Regional kids at risk over Blue Card: LNP
THE Palaszczuk Government has been accused of putting regional Queensland children at risk by not closing a loophole in the Blue Card system.
In November, the Bulletin revealed more than 5000 people were working with children without a Blue Card due to a loophole allowing them to start employment while their application was assessed.
Opposition Leader Deb Freckling said the State Government was "too slow" to introduce "no card, no start" legislation.
"The LNP stands ready to work with Labor to immediately modernise the Blue Card application process to close this loophole," she said.
Ms Frecklington said she was "disturbed" by a case in Townsville last year when a teachers' aide working without a Blue Card exposed himself to children.
"A week after the incident Kate Jones told Queenslanders she would fix this problem and now, just like so many of Labor's promises, nothing has been done," she said.
A spokesman said the Queensland Government was committed to making the Blue Card system "even more rigorous".
"Thorough consultation takes time and we will engage with a range of stakeholders to ensure we get this right," he said. "This will help ensure avoid unintended consequences that need to be worked through as well as significant changes to the way applications are processed."
The spokesman said the government takes safety of Queensland's children "extremely seriously".
"Continuous improvement is our goal - keeping our kids safe, and helping people who work with children across our state to access meaningful jobs," he said.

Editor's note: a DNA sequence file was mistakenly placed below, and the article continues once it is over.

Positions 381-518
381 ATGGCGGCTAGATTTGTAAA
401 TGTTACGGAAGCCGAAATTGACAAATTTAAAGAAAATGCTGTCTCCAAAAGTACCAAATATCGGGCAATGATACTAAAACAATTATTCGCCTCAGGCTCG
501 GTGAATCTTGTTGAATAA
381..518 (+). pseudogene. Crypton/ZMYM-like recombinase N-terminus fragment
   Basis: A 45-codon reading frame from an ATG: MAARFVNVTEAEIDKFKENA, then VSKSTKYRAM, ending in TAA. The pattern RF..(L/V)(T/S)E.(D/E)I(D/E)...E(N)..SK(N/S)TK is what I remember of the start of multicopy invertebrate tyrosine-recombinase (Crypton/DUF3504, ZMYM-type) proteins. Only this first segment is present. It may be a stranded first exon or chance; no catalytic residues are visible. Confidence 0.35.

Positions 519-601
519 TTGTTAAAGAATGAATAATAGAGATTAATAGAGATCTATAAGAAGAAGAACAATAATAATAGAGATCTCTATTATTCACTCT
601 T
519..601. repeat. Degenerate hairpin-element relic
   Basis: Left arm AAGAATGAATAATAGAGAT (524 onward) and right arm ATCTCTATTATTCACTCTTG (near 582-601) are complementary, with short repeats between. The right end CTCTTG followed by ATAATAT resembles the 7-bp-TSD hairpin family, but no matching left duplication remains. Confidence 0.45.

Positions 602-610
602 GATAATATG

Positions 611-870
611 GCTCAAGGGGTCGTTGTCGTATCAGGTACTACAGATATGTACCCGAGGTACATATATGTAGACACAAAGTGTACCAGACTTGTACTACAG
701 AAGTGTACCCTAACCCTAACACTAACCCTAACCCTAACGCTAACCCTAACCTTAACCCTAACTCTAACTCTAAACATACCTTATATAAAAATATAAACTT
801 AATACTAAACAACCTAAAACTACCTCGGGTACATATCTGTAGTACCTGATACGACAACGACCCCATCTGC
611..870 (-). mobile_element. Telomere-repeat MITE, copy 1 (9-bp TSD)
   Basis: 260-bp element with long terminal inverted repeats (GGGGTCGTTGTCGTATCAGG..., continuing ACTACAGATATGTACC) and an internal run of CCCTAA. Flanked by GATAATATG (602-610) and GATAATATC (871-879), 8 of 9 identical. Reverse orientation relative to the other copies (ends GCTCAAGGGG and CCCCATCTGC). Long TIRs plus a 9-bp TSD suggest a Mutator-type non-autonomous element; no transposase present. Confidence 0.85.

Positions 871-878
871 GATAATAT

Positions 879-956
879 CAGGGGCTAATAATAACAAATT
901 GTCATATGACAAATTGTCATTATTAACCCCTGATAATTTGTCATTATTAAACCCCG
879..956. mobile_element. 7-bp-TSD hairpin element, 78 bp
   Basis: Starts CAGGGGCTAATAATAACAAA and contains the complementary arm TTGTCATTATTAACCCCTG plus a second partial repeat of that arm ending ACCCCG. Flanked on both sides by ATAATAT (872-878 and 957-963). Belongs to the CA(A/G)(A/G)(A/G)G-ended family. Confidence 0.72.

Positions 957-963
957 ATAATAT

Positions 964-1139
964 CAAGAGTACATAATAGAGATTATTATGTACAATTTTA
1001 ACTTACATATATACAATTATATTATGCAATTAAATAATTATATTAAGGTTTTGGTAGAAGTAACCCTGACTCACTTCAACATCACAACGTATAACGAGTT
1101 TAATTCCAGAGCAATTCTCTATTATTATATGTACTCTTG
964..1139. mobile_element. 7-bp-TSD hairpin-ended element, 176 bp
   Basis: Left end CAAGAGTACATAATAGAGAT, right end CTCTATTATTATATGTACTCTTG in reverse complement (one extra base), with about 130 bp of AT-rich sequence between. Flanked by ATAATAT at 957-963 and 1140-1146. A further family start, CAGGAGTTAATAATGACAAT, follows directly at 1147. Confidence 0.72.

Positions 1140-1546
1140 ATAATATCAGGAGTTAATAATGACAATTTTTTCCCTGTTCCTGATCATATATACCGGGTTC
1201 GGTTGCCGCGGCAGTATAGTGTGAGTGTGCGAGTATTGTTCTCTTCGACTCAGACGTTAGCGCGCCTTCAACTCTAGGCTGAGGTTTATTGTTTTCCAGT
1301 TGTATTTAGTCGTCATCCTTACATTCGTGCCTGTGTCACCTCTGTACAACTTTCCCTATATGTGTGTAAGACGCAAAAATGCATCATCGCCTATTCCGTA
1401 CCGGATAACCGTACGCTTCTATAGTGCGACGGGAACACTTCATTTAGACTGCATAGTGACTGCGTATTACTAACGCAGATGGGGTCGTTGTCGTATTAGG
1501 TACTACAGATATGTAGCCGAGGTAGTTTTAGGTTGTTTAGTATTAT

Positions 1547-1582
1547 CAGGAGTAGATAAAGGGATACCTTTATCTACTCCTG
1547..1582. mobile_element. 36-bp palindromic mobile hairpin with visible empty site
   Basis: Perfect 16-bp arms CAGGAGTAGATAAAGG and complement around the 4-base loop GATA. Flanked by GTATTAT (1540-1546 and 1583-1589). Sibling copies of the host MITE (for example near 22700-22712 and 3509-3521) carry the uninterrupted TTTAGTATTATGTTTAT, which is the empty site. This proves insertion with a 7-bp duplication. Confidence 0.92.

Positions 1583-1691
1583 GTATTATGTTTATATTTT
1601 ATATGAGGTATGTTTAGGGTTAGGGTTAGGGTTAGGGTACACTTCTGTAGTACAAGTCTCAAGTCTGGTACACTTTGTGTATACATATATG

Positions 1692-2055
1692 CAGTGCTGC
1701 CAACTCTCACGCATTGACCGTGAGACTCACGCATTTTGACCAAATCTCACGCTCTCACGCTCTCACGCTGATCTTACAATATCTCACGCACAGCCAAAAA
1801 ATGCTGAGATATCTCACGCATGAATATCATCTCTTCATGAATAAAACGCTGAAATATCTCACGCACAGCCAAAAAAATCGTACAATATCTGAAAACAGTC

Ms Frecklington also criticised a proposal by Katter's Australian Party to "relax" Blue Card standards in regional areas calling it a "reckless policy."
"The answer to protecting children in remote and indigenous communities should never be to lower Blue Card standards," she said.
KAP state leader Robbie Katter said his policy had come from direct consultation with indigenous leaders.
"We're talking communities with less than 2000 people where the majority of jobs require a Blue Card ... the decision to yay or nay to an application should be given to a local justice group with input from a magistrate and police," he said. "It would only apply to people who did not have a history of disqualifying offences and would only enable them to work in that one place."
Mr Katter said the Blue Card issues in cities and regional centres like Townsville were "vastly different" to rural and remote locations.
"Everyone loves to wave their credentials around when it comes to indigenous communities but I'm actually listening to what they've asked for," he said.